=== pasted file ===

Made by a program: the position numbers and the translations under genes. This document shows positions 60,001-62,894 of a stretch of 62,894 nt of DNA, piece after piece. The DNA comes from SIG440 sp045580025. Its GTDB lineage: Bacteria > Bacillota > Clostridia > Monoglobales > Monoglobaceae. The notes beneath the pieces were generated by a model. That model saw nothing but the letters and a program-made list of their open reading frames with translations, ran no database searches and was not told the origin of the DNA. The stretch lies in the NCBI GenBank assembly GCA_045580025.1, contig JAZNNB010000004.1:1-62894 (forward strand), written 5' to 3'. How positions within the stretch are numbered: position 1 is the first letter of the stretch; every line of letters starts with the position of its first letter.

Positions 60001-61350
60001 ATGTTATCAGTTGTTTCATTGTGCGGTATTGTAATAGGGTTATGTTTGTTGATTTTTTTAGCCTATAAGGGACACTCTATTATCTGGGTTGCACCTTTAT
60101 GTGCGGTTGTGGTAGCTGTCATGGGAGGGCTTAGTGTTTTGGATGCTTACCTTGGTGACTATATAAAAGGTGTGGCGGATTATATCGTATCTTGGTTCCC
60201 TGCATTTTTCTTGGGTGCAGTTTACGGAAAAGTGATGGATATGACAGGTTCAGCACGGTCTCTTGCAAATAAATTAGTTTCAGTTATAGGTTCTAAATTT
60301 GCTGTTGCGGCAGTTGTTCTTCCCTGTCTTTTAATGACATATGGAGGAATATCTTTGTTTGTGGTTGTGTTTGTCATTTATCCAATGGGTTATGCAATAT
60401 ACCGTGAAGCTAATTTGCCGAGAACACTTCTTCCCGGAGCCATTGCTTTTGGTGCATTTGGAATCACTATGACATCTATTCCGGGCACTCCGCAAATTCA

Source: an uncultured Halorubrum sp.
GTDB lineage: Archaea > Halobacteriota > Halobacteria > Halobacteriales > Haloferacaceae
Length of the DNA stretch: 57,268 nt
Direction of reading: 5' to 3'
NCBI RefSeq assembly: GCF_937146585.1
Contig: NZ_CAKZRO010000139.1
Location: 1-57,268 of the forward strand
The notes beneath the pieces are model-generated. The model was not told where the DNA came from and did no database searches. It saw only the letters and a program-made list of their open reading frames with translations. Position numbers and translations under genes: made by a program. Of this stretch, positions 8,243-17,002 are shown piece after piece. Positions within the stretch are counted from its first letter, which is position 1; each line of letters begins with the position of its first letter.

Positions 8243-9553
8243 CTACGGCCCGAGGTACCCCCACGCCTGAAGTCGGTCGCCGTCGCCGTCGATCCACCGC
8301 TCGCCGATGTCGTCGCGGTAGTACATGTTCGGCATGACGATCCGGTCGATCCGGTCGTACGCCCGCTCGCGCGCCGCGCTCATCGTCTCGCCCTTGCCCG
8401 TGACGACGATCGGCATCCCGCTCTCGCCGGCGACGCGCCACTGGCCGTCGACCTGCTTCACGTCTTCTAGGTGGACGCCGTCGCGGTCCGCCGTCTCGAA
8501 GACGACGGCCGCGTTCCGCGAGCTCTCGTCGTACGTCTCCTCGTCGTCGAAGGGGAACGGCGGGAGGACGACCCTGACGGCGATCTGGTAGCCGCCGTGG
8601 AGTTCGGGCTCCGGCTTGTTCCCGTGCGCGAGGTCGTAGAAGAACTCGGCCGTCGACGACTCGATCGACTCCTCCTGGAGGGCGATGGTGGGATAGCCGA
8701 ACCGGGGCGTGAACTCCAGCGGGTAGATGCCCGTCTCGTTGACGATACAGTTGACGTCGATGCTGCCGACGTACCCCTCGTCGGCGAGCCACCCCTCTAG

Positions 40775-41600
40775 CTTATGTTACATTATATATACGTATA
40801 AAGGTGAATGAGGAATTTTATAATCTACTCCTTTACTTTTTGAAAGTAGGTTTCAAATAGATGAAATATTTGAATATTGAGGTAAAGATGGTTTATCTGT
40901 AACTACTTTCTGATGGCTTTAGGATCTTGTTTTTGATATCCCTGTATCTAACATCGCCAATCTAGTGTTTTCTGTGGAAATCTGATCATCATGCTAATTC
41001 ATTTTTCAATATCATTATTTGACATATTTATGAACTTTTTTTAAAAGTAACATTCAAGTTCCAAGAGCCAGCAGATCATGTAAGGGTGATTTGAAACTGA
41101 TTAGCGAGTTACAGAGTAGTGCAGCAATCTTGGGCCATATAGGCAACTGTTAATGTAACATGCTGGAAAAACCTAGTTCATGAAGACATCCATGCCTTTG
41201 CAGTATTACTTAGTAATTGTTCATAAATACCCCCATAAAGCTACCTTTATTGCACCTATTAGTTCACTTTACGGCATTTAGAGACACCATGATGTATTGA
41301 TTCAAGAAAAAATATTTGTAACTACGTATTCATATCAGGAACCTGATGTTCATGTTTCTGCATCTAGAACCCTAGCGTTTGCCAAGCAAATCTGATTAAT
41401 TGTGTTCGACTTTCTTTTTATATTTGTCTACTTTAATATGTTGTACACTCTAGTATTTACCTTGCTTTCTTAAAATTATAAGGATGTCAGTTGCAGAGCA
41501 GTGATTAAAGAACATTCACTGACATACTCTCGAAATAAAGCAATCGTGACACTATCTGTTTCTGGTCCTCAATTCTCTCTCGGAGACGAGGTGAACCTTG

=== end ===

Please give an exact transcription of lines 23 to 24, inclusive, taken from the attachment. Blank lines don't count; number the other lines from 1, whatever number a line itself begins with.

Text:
Positions 40775-41600
40775 CTTATGTTACATTATATATACGTATA